My dear MacLean,
I am very exceedingly obliged to you for your kind note by White, which is most satisfactory. The contents I duly observe.
We certainly ought to consider as to the future, which is very material indeed.
You know my old views that I like deppotism (as they call it) rather than having population ruling - v. property. The truth is we live under a most republican form of govt. now.
How wd. it do to let the General Govt. in the north manage our affairs for some time yet - the waste lands and run questions. I almost think this would be best. But I can truly say what Gollan and you think will be better than any views of mine. You know men and matters here better than me.
Be assured of my support. The course I took at the late Election here has exposed me to some enmity, but, I did my duty, and therefore I am quite content.
I should like to see Gollan upon the subjects you allude to, which appear to me to be of much importance.
Well, I cordially rejoice to find H. M. Troops are
here, because I infer from that we are considered worthy of notice, and support at the hands of the Gov. and his Council.
It is indeed most gratifying.
Since I had the great pleasure of seeing you I have recd. 2 letters from A.D. He seems alarmed about his run, which he says of he loses, will be a great blow to him. I have written to say exactly how the matter stands, and that he would see, or hear from you. He has sold all his sheep at Nelson, and wishes to invest here. I have advised him to buy land upon the run instead, and that probably you would do this for him upon his remitting you to the Bank, and advising the name. He is uneasy about Fox, and others here, questioning the state of matters. I would have come down to see you, but it is too long a ride for me upon the uncertainty of finding you at Napier, and perhaps you may be coming inland.
By the way, White's doings have given me some trouble, and my advice is lost upon him. I say this, because you may hear of the shindy between Russell, and the former, You do not know what I have had to undergo.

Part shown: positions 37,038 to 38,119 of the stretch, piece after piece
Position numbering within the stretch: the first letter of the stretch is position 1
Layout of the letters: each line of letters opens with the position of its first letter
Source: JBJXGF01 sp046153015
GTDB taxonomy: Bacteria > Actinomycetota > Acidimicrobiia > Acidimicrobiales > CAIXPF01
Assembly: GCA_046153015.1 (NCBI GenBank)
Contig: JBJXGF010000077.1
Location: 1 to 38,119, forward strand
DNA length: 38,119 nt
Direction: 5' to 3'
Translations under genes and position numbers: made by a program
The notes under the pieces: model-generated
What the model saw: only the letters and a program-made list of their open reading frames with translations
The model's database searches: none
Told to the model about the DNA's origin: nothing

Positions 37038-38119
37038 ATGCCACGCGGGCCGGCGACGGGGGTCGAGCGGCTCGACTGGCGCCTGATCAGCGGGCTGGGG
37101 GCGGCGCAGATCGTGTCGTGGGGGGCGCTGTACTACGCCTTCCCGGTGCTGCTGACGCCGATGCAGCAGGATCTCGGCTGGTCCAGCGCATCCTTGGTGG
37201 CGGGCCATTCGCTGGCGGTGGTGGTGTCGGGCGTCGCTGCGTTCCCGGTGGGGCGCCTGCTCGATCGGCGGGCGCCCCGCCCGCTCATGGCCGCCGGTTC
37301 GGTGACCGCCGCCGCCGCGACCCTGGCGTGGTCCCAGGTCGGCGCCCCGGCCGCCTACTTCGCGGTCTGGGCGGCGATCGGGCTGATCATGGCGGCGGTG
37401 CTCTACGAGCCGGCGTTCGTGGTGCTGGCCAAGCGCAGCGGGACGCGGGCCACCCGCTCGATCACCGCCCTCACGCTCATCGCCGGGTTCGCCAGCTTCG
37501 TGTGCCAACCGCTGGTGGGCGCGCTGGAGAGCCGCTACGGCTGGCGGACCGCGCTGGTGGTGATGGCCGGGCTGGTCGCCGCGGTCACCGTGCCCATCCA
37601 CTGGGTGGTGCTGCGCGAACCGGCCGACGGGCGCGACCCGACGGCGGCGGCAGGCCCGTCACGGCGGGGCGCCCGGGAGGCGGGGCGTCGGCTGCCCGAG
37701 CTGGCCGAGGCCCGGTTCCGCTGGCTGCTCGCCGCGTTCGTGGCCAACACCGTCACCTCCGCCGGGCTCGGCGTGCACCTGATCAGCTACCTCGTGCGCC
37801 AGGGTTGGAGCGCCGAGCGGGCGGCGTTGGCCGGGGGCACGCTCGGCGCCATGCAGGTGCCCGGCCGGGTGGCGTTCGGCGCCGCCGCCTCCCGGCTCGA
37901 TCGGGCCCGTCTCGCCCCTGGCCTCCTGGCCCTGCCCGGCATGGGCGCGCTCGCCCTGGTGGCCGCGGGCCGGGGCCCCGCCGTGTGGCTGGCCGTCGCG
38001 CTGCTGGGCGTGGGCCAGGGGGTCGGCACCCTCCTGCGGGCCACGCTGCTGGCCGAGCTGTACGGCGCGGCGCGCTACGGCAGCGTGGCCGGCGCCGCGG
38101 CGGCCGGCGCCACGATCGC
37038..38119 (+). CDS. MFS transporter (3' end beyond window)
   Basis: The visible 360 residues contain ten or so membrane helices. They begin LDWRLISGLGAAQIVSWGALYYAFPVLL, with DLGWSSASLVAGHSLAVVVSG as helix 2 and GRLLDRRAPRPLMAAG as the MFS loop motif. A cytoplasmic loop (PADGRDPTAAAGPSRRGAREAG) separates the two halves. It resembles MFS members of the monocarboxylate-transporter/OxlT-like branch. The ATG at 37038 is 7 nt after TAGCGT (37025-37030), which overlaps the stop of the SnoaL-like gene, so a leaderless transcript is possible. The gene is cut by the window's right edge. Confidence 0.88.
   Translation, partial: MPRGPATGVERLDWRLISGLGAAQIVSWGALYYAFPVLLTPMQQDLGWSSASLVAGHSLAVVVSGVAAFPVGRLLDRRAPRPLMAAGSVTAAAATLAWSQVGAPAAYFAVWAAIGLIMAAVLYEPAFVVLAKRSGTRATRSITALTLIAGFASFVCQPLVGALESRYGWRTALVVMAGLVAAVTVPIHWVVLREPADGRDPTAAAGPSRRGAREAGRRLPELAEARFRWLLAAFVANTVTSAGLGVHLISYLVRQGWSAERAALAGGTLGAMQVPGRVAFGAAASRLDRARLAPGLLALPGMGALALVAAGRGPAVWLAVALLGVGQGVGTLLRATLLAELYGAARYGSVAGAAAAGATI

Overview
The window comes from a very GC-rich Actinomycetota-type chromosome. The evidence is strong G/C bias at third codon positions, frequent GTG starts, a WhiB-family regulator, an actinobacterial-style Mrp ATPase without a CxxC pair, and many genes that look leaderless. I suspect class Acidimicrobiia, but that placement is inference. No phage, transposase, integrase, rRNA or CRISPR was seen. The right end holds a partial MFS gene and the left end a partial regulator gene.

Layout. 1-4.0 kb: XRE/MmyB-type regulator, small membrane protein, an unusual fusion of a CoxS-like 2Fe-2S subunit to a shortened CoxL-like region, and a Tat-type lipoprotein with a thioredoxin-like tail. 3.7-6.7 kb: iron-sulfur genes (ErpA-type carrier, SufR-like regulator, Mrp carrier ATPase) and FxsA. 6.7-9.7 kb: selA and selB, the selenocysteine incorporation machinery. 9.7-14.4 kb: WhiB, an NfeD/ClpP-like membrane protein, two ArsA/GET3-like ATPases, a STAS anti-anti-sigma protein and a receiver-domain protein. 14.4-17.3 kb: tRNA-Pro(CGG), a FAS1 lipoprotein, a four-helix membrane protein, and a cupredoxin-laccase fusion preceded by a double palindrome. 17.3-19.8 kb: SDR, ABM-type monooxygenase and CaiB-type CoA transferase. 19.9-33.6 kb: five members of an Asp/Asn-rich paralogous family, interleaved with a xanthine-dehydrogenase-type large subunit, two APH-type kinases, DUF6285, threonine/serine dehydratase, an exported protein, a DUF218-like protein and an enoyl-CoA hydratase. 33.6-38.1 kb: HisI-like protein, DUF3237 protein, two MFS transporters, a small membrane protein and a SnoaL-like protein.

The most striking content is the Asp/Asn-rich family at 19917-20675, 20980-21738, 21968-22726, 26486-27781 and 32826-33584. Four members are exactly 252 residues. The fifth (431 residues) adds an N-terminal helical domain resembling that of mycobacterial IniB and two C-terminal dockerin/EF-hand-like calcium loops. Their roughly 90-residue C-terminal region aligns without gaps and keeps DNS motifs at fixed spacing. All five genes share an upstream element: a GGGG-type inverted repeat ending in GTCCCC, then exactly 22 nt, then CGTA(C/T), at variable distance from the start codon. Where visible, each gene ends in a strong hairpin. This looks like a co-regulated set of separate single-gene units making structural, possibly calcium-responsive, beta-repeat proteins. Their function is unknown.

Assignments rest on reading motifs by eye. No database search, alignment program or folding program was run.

I have repeatedly told White not to converse either of or to the Natives, of whom, or whose character he is not aware. This I take the liberty of saying to you because White has been visiting me, almost a stranger before, and came up here for my ''advice and opinion'' and that only.
I have had both the medical man to see him, and I place his case in their hands. Pray excuse my troubling you even with allusion to such matters, but this much is only just to myself.
Te Hapuku told Johnson he was coming here for ''Ratapuhi'' sheep.
I do not know whether he will give me any trouble as to the number, but you will oblige me much on this point by saying to him I give him as others 80 per cent - and no more - 10 lambs 6 months old in Jan. 1855. I give him 2 lambings to this time - 26 sheep altogether. Some of them talked of a 100.
If Hapuku hears from you before hand, or Cooper, he will be satisfied.
I am really sorry thus to trouble you, and am with much regard,
Most sincerely yours,
Edw. S. Curling.
P.S. I think it proper to mention to you that the practise of selling fire arms to the Natives has been, and still is, carried on very much inland - and by some who ought to know better. It would be well to make an example by enforcing the law, in any case that could be reached and proved, and the Natives will readily tell you who are the sellers. It has been made a trade of by one or two in this District.